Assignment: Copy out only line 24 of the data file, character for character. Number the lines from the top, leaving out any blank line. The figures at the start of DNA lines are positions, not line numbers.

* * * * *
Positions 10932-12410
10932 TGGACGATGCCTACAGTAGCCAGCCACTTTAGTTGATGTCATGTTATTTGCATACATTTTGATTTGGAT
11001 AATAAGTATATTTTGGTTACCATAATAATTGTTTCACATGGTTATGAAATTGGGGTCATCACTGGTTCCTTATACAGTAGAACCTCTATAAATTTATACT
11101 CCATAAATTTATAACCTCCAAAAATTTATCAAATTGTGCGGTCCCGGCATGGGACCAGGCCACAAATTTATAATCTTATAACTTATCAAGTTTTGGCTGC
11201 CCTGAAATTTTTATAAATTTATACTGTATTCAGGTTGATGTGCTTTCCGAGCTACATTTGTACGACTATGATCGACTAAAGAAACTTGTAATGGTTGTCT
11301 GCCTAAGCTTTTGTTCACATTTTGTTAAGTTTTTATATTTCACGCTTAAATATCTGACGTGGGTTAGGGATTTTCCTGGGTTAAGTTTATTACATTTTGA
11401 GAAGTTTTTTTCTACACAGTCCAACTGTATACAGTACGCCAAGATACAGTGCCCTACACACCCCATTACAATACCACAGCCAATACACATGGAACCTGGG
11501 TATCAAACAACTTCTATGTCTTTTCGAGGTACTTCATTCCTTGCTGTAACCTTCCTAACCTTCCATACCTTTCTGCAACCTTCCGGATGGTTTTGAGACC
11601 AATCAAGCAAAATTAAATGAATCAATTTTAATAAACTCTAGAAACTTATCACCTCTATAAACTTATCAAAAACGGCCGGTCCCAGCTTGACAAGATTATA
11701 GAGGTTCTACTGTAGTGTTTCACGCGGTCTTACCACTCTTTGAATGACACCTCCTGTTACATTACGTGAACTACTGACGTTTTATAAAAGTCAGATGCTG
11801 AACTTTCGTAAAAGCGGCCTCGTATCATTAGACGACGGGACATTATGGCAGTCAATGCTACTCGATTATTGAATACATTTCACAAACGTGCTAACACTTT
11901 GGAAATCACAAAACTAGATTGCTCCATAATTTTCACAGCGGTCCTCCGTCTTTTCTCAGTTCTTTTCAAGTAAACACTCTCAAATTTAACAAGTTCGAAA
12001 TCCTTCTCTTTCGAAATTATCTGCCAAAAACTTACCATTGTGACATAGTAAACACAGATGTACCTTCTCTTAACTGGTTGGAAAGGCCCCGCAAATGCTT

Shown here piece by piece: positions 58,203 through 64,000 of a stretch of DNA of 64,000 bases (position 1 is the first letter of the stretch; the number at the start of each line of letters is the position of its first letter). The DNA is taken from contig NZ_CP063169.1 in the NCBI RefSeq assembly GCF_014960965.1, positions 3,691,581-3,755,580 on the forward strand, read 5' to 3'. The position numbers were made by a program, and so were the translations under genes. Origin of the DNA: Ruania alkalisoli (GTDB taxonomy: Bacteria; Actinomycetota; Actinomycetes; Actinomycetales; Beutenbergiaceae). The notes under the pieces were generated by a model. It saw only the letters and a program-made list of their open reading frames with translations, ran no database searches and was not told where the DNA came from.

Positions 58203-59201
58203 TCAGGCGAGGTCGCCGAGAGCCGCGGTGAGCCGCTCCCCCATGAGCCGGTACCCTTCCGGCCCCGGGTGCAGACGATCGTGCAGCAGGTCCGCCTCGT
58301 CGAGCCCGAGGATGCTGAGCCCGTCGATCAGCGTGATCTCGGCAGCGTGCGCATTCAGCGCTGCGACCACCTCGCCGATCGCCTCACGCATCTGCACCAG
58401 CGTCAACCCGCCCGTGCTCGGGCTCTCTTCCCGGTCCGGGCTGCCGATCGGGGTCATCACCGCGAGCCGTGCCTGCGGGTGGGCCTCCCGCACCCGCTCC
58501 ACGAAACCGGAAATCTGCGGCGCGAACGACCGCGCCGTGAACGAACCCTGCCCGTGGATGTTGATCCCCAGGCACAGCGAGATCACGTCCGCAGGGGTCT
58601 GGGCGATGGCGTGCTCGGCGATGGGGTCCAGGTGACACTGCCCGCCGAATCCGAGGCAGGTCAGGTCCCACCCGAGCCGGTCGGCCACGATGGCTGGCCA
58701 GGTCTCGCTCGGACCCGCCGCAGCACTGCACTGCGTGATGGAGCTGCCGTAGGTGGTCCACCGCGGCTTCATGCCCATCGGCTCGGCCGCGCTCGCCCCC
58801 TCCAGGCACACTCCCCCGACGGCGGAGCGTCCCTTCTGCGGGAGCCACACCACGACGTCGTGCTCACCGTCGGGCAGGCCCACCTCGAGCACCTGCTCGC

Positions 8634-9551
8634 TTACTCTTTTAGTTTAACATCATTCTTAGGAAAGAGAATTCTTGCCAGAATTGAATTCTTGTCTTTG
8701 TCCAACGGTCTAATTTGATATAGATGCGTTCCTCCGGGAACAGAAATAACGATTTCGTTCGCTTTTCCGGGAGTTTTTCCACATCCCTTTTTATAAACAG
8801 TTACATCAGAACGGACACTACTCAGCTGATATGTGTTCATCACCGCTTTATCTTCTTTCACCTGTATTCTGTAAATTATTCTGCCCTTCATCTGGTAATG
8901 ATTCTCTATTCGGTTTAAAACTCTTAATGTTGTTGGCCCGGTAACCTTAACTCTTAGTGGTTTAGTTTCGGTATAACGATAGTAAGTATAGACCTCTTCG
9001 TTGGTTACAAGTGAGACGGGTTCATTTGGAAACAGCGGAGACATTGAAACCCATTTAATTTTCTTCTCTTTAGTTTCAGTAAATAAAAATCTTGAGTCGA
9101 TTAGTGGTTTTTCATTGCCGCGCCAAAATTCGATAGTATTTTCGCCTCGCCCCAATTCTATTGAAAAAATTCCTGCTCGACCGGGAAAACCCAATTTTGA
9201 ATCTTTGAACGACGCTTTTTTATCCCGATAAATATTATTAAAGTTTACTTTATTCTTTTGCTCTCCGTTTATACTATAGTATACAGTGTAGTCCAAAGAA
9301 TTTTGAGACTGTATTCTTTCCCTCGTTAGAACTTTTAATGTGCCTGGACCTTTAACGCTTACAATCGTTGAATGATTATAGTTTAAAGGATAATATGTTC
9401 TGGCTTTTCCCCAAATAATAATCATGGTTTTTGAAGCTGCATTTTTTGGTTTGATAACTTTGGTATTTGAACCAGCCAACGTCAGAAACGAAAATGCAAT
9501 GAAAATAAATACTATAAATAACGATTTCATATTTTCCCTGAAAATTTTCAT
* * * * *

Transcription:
8634 TTACTCTTTTAGTTTAACATCATTCTTAGGAAAGAGAATTCTTGCCAGAATTGAATTCTTGTCTTTG